Building a Build Server – Installing Jenkins

In this series of articles, we are going to install and configure Jenkins. The goal is to configure build options for a .NET library project and publish it as a NuGet package for other projects. The publication can be either into the public NuGet package repository or to a private one for your company.

In this specific article, we are going to install download Jenkins to a Windows host computer, because building .NET code is the easiest to automate in Windows environment. In later articles, we are going to review how to do the same on a Unix based environment (Linux, OSX, BSD).

The first step in installing Jenkins is to download the installer. To grab the installer, go first to On the top part of the homepage, select the downloads option.

During the download selection, you have two options to choose from. As mentioned on the page itself as well, the LTS version is released every 12 weeks and is considered a much more stable option than the Weekly release. If your required plugins don’t crash, the better option for production build server is the LTS version. In some cases, where you need instant fix for a problem in a plugin or the base system, you can jump temporarily to the weekly release. On the appropriate versions download button, select the installer format, we are going to need the Windows version, which is a setup.exe. After downloading the setup.exe, don’t forget to run it through a virus scanner.

Starting the Jenkins Installer, click on Next.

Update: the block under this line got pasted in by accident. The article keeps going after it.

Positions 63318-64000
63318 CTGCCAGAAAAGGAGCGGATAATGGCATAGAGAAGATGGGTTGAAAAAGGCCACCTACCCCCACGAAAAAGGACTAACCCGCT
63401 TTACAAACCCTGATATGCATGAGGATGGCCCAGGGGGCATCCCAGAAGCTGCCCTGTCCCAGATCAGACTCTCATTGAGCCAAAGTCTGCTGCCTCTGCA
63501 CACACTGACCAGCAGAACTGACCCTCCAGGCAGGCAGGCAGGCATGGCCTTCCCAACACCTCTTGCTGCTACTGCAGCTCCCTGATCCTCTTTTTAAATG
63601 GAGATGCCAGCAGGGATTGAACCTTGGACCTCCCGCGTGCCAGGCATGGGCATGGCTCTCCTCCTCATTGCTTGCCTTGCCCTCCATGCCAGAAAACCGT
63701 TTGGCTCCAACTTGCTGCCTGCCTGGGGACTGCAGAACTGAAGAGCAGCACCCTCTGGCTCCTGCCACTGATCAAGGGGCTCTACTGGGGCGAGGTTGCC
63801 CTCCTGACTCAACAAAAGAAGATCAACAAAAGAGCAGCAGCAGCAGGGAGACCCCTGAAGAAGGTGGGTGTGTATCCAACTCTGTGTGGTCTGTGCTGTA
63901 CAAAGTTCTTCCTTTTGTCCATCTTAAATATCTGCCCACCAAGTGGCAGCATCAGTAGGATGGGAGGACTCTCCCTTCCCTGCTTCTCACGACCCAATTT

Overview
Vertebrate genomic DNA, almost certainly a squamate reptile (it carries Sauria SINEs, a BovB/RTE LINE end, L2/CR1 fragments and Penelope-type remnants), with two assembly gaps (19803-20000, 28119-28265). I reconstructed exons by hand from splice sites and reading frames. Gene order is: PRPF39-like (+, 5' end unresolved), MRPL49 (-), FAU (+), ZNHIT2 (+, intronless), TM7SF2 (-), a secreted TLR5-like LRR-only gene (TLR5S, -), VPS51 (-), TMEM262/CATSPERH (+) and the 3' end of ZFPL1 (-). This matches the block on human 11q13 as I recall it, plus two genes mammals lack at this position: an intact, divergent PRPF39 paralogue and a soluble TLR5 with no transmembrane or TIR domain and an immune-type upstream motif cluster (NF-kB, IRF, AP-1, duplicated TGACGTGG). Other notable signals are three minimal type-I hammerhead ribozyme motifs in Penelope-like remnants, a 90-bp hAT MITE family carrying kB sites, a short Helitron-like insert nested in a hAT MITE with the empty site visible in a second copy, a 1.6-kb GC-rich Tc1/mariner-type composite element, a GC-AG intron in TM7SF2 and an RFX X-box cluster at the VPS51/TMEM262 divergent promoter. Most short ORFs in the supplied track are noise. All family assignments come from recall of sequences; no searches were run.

While we are really advancing the field of programming, we are still constantly having problem with spaces in the file names. To make our lives easier, change the default home directory of Jenkins to C:\Jenkins. This will also shorten the path for file names during the build, as long file names can cause problem too.

As the installer window also says, click install to begin the installation. As the installation needs to happen as an Administrator, you will need to allow administrative access to the installer.

All you need to do for a while is to wait until the installer installs the software.


Acknowledge that the software has been installed and let’s begin with the configuration of the system.

After the installation process is finished, the installer will open a web browser pointing to the web interface of your Jenkins installation. You will need to create the first admin user for the installation, but to avoid people playing funny games over the internet, Jenkins will ask you to provide a secret token that the installer placed on the computer. To provide this token, simply open the file on the red line with notepad and copy past the whole text from it into the textbox, then click Continue. Your file name may be different, depending on what installation directory you have provided during the installation.

If you know in advance, which plugins you want to use, you can tailor them here. Installing a plugin does not take too much place on the hard drive, and can changed later, so usually the easiest way is to go with installing the suggested plugins. Click on it.

And again, wait until the plugins are installed.



After the plugins are installed, provide the user name, the full name and password, as well as, the email address of your first user and click on the Save and Finish button.

Acknowledge that the installation process is complete by clicking on the Start using Jenkins button and you will be presented with the Jenkins web user interface.

Jenkins is ready for configuring new tasks. Follow me by using the icons in the Follow me box below, and in the next article, we are going to package a C# library from, as a first steps to develop NuGet packages to distribute code.

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